gonna winter kill the two photos show two extremes we have one picture here
that shows the the Brad D interceded radish nebraska species that is really
not going to produce a whole lot of biomass in the fall and it really is not
gonna provide a lot of cover crop benefit so we should think about maybe
the timing of when we planted that to improve the benefits but again that
green biomass we’ve seen in the fall isn’t gonna be there in the spring we
look at the photo on the right again we can think if we planted monoculture
brassicas we’re gonna have a field that is the soil is been loosened and is very
prone to erosion so we should think about planting these species with a
grass cover crop that again is going to need to be terminated in the spring
finally the legumes are going to require some termination depending on what
species you plant and again we covered a few
common ones are gonna winterkill at crimson clover peas but red clover and
vetch they’re gonna need to have a termination pass down in the spring a
few of these are good candidates for crimping you can see that on the slide
mowing may be an option for a couple of these if we’re going to terminate them
in the same year that they’re planted but the species that overwinter are not
going to be species where we mo and then tillage of course is always an option
the toolbox but again I’m going to advise against it unless we absolutely
have to for a cropping rotation we think about terminating the legumes I’m gonna
recommend a application of a glyphosate product coupled with a growth regulator
herbicide and these will provide adequate control of these cover crops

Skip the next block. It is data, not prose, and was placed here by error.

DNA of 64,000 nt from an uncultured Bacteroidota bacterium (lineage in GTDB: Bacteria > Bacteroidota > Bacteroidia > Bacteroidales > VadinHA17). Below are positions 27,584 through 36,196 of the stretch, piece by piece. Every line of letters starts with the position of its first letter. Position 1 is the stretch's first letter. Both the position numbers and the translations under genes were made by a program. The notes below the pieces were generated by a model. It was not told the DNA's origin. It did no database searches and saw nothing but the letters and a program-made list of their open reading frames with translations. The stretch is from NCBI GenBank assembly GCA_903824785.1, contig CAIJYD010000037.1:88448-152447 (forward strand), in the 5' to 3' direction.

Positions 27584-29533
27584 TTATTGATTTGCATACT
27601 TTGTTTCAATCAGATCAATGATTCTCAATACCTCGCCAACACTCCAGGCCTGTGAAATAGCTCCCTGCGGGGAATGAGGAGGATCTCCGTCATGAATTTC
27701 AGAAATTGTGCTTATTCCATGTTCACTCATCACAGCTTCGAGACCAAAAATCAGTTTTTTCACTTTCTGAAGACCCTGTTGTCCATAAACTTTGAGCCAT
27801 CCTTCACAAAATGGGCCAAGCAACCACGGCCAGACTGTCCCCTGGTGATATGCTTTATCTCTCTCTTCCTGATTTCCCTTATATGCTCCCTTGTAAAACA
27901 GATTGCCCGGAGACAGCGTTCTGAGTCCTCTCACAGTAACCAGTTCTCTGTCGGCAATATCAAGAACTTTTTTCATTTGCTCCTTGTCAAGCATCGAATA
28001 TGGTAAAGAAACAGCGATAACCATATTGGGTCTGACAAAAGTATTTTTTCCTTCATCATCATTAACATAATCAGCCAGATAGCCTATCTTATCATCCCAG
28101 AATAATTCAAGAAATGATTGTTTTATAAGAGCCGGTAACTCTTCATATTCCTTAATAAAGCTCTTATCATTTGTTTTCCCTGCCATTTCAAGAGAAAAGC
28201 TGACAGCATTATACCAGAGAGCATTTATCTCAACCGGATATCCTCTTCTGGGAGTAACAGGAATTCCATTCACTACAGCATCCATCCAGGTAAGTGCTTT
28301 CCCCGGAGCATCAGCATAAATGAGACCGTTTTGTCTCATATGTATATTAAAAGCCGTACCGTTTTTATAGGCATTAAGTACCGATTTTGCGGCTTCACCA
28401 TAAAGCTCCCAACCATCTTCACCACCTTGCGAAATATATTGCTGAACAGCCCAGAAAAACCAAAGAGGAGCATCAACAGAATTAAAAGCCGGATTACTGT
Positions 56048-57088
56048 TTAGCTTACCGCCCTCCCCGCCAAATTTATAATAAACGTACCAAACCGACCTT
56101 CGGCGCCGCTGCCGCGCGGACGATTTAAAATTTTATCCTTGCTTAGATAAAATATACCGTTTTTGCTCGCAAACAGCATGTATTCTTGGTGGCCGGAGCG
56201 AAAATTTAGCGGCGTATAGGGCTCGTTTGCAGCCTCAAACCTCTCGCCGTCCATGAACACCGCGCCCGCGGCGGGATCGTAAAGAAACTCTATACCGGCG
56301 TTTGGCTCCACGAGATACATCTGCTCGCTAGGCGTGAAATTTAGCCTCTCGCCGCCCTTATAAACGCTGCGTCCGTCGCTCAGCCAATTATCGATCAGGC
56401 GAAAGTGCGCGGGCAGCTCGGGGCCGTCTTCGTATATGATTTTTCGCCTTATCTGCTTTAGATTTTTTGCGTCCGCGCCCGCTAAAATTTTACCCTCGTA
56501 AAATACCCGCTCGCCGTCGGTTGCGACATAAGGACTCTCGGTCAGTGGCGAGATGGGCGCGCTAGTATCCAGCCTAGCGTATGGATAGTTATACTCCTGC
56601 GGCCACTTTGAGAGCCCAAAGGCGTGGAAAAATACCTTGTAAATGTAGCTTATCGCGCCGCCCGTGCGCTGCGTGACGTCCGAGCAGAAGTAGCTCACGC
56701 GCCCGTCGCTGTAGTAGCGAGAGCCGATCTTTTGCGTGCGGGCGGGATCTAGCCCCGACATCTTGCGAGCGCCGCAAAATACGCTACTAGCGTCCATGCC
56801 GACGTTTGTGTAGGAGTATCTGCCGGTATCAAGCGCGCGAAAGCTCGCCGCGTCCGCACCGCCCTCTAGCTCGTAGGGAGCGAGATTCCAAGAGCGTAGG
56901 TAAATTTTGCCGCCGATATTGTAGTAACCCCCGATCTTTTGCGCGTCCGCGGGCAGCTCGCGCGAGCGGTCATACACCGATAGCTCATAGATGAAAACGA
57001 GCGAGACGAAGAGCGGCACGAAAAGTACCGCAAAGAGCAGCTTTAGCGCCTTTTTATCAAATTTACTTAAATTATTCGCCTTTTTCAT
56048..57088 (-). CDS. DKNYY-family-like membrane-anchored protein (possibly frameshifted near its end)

and any weed species that are out in that field how you now underneath that
cover crop residue we think about work to do if we’re gonna do a forage harvest
of some of these cover crops so we have winter rye and a new rye grass we’re
gonna harvest these species around boot stage for the winter rye and what’s that
gonna look like if we allow those to regrow so the very front of this photo
shows winter rye two weeks after harvest and we do get a little bit of regrowth
but you know we’re talking about five to six inches of regrowth we can easily
plant into that and clean that up with a post emergent application any ryegrass
however though quickly regrow produced quite a bit of biomass but after harvest
and that would be a clear weed and provides some pretty strong competition
to whatever trap we planted back into that we think about harvesting that
winter rye ryegrass reforged value and then spraying it the same day so this
research showed that we could go out we could harvest our winter rye and a new
ryegrass take that biomass off the plot store it
for feed value and then we go ahead and spray it the very same day and we could
have excellent control after two weeks with just a burn down application of
life assay and then finally we look at glyphosate alone on these cover crops on
this particular instance we’re leaving that cover crop residue on the on the
soil we want to go out and we want to spray those cover crops off we could go
out and plant into residue I also want to encourage
producers to explore their options when it comes to managing this cover crop
residue by ensuring that they have proper plants planter setups their plant
into that residue and consider modifying their equipment for optimum success in
these residues high residue systems cover crops and crop insurance we want
to always ask our our crop insurance agent and check our policies to avoid
future problems with our crop insurance and and cover crop termination can be
quite simple for crop insurance reasons however there are some some reasons why
we should investigate a little bit further and talk to our agent to ensure
that there’s no problems down the road I also want to encourage producers to
terminate their cover crops under good weather conditions so when the cover
crops actively growing when the daytime temperatures are above 50 degrees and
the nighttime temperatures are below 40 are above 40 degrees rather when the
cover crops actively growing ensure that the sprayer is set up for an optimum
application turn series success if we’re going to use a herbicide terminate your
cover crop with that I’d welcome any questions and emails at the phone and
email address on the screen as well as reaching out to your local Extension
educator for more information